We've all been there. You enter a stream of one of your favorite creators, and you're hit with a pre-roll ad. You stick around and finally get to enjoy the content you came for, and just when things are getting good, you're hit with another ad. At this point in the game, we all know that some of our favorite creators rely on ads to support their content. On the flip side, as an upcoming streamer, you're probably wondering how much you can anticipate making from ads.
In this blog post, we'll explore Twitch's ad revenue structure, including some updates coming to the platform that may change the ad experience from both a streamer and viewer's perspective.
How Much Do Twitch Ads Pay Per View?
According to Twitch, the platform currently pays creators a fixed amount for every 1,000 views ( which is referred to as a CPM–cost per thousand, using the roman numeral "M" for 1,000). The fixed rate may vary amongst creators and depends on factors such as the time of the year (i.e., during the holiday season, advertisers are willing to pay more which trickles down to creators).
In early 2022, Twitch introduced "reliable ad revenue" by creating the Ads incentive Program (only available to Partners), which essentially offered fixed payouts to creators that agree to streaming conditions (in the form of personalized offers to receive the payout). For example, a streamer could have the option between the three incentives below available on their Twitch dashboard, according to Twitch's site:
- $100 incentive for two mins of ads per hour + stream 40 hours for the month
- $300 incentive for three mins of ads per hour + stream 40 hours for the month
- $500 incentive for four mins of ads per hour + stream 40 hours for the month
The individual creator's average determines the required stream hours from previous months.
Updates to How Twitch Will Share Ad Revenue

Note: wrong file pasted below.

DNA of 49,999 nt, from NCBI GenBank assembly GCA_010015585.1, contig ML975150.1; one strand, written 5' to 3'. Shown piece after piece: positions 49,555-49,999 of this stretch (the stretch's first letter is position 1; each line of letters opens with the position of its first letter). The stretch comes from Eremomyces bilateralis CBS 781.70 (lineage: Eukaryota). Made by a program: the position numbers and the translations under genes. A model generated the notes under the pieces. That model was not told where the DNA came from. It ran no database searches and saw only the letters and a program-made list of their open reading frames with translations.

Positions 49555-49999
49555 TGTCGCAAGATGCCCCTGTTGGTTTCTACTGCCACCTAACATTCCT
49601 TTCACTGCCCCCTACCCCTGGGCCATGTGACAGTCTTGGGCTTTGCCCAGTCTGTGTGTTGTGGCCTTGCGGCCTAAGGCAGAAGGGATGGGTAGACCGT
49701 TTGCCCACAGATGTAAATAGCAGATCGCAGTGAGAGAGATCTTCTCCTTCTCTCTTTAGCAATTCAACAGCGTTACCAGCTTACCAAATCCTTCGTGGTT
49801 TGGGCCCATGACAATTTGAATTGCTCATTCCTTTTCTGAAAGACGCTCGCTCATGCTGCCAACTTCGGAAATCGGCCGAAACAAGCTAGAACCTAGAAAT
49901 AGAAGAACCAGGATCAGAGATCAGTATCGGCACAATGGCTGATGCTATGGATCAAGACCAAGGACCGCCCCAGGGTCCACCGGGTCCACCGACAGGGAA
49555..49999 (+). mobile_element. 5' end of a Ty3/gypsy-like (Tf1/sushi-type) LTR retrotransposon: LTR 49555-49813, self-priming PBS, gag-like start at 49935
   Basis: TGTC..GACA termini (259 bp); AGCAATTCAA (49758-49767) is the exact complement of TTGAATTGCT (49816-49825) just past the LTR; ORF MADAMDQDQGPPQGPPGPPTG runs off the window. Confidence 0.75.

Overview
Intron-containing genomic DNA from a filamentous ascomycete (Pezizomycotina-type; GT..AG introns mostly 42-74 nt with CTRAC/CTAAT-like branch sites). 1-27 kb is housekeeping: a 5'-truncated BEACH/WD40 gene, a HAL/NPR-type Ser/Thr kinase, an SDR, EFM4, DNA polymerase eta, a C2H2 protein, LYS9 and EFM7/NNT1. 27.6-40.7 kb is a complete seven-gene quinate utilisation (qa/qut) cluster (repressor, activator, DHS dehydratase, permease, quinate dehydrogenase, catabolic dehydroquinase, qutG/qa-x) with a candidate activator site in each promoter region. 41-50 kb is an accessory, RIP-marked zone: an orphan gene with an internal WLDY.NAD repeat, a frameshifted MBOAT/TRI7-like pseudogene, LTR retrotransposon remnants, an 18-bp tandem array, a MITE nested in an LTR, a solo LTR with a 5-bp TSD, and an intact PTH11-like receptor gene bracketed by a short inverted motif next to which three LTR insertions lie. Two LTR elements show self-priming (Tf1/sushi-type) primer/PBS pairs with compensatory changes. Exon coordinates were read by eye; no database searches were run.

Twitch announced at Twitchcon San Diego that a host of changes would be coming to the platform, including a percentage-based revenue model, paying 55% to creators (less necessary fees). Twitch estimates that this will represent an increase of 50-150% more earnings for most creators. Below are some of the key changes.
- Twitch will remove all ads from non-Affiliate and non-Partner channels.
- Picture-by-picture (side-by-side) viewing of ads will take place on gaming streams (excluding non-gaming categories and pre-roll ads) to offer undisrupted gameplay views.
- Affiliates and Partners can disable pre-roll ads in favor of regular ad breaks with the following parameters.
- 90 seconds or longer ad break = 30 minutes of disabled pre-roll ads
- 60 seconds or longer ad break = 20 minutes of disabled pre-roll ads
- 30 seconds or longer ad break = 10 minutes of disabled pre-roll ads
- The loudness of ads will be normalized to match that of the stream.
- Ads on raids will be stopped.
While there is no specific amount a Twitch streamer can expect to receive from ad revenue, it's evident that Twitch is addressing streamers' concerns to create revenue-sharing structures that will bring more money to creators in addition to only placing ads when it benefits the channel it appears on.